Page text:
Since last Sunday's heartrending episode, fans are no doubt debating amongst themselves about the manner in which Carol dealt with Lizzie. And that's good. This is one of the show's strengths where key characters every so often face staggering moral dilemmas.
For also when viewing the following AMC show Talking Dead, an audience member was invited before the celebrity group of four, Chris Hardwick the host, Phil Brooks, Yvette Nicole Brown, and Melissa McBride who plays Carol, to ask a question. And the question the audience member, a gentleman, asks is the following, "If Tyreese can forgive Carol, why not Rick?" It's a fair question. To which if I may, perhaps can shed some light upon as to an answer.
Besides committing murder, it was not Carol's call to kill both Karen and David as both were afflicted with the deadly flu-like virus. She may have felt it was the only way in an effort to halt the plague, but she dealt rashly, and without first consulting the council. This Rick may have felt toward Carol. Both could have eventually been cured, as some were such as Glenn, by Hershel.
Following that as another reason, Rick may have felt the need to banish Carol to protect her from Tyreese. He alluded to such in the episode as both Rick and Carol were out on a supply run for the prison, as he told her that Tyreese had attacked him by perceiving Rick was stalling, saying he very nearly killed me. And not only that, Tyreese also attacked Daryl as Daryl was trying to console him. This was after the three men were stunned to see the dead charred bodies of both Karen and David. Then afterwards Tyreese was in the throes of heart-wrenching grief.
Because of that for Rick to simply say to Carol that she did wrong, and still allowed her to return with him back to the prison after the supply run, would have cheapened the magnitude of what Carol had done. Correspondingly, it would have also cheapened Tyreese's grievous loss and love for Karen. Nevertheless it pained Rick, being the leader, to do what he did which some fans who are understandably sympathetic to Carol may have forgotten. Furthermore, he not only provided Carol with a car, but with weaponry, ammo, and food provisions acquired during their supply run, showing that Rick is not heartless. Also the character Carol has grown from Season One, from being a person needing to be protected, to a person who can protect others as well.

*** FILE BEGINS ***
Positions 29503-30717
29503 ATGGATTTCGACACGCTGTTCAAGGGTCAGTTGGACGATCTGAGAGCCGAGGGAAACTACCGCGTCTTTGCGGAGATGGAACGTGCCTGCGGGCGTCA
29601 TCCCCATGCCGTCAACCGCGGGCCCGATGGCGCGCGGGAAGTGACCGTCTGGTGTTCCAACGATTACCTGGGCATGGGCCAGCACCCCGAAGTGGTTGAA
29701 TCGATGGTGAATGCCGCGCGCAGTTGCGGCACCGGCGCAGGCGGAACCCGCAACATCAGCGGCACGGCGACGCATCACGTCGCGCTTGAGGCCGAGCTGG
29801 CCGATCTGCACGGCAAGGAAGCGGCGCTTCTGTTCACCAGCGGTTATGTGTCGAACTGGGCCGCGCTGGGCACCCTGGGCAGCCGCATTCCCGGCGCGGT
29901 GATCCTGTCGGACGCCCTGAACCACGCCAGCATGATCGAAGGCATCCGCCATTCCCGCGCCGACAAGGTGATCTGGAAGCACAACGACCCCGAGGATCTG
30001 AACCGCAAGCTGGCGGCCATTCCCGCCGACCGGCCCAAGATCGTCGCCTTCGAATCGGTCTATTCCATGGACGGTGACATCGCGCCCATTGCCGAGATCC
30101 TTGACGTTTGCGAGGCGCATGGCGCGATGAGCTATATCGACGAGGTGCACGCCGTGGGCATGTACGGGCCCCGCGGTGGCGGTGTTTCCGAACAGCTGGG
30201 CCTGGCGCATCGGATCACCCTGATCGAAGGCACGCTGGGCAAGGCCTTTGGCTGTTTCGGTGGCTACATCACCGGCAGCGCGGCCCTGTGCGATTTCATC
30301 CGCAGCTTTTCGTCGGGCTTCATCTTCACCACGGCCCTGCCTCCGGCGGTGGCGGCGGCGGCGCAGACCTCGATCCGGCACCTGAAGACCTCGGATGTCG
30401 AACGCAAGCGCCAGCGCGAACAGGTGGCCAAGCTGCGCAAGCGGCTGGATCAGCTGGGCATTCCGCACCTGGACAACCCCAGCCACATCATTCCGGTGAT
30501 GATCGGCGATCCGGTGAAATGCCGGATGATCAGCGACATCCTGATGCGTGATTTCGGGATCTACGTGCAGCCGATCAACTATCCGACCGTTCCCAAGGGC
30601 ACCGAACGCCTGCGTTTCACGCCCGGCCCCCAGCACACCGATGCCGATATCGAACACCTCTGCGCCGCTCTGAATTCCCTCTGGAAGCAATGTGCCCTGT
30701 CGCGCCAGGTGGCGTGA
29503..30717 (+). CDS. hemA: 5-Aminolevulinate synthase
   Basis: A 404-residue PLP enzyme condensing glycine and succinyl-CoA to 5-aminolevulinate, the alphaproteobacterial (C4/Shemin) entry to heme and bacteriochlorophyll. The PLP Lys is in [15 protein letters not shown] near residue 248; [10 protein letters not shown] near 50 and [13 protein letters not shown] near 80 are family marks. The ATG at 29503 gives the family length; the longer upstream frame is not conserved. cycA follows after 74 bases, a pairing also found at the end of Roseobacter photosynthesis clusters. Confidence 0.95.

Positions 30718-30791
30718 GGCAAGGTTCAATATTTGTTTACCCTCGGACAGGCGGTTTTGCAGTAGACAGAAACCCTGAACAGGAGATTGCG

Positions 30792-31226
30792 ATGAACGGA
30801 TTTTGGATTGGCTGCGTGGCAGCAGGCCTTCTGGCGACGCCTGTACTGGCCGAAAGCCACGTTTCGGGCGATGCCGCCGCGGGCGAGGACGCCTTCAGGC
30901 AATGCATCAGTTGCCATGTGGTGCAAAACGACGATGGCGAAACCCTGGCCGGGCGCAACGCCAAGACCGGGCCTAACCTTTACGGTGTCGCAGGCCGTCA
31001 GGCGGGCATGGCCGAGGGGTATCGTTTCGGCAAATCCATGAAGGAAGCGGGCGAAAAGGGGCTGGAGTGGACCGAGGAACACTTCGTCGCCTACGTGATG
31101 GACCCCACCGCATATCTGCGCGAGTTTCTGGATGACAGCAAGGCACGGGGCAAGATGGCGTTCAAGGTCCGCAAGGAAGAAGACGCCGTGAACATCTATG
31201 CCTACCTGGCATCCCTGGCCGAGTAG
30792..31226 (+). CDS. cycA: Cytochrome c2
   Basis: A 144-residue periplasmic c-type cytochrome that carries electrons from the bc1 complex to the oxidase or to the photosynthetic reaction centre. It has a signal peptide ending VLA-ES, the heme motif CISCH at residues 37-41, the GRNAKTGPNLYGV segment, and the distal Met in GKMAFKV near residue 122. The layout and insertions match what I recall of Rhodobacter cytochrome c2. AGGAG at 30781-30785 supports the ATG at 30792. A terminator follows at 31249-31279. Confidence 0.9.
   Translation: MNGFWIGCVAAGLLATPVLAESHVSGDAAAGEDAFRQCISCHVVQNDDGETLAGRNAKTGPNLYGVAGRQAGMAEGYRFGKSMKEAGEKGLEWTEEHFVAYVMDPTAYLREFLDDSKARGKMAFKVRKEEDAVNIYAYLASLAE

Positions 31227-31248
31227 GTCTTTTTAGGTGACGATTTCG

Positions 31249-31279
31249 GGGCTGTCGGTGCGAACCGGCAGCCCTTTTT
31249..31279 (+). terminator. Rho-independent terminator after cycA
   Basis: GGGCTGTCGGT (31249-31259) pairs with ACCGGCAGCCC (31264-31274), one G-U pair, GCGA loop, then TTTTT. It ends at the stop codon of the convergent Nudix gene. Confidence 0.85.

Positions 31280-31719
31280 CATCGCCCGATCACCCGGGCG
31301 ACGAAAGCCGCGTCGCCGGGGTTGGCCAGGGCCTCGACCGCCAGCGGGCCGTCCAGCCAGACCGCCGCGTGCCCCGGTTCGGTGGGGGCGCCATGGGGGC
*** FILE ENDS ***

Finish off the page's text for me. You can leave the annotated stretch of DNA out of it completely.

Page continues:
Season Four episode 14 was brilliantly conceived, written, and acted, for the onus was on Tyreese to forgive Carol, not Rick. He alone had the obligated right for he was the grieved one. That made last Sunday's episode all the more powerful after the deaths of the two little girls, and Carol's confession. Carol needed to arrive at that place. And she was given mercy.
Now it seems the separated ones have a bit of Rick in them. That is their importance to stay together. Maggie is determined to find Glenn. Bob although growing fond of Sasha, could have acquiesced to her who wanted to stop all manner of Maggie's search. But all three are onward to Terminus as Maggie left hopeful signs for Glenn along the way. Tara is sticking with Glenn in his determination to find Maggie, this after the two meet the three new characters, Abraham, Eugene, and Rosita. Then later, Glenn also happens to see the way to Terminus. Then finally, Tyreese and Carol along with baby Judith are also onward to Terminus. For it is as I've said in my previous HuffPost blog February 27, 2014 titled, "The Walking Dead: An Emmy worthy Drama," that the theme is not about the gore or survival, but about cherishing humanity. We cherish that which is elemental if it is on the verge of being lost.
Last Sunday's episode was brilliant, and Actress Melissa McBride is Emmy worthy.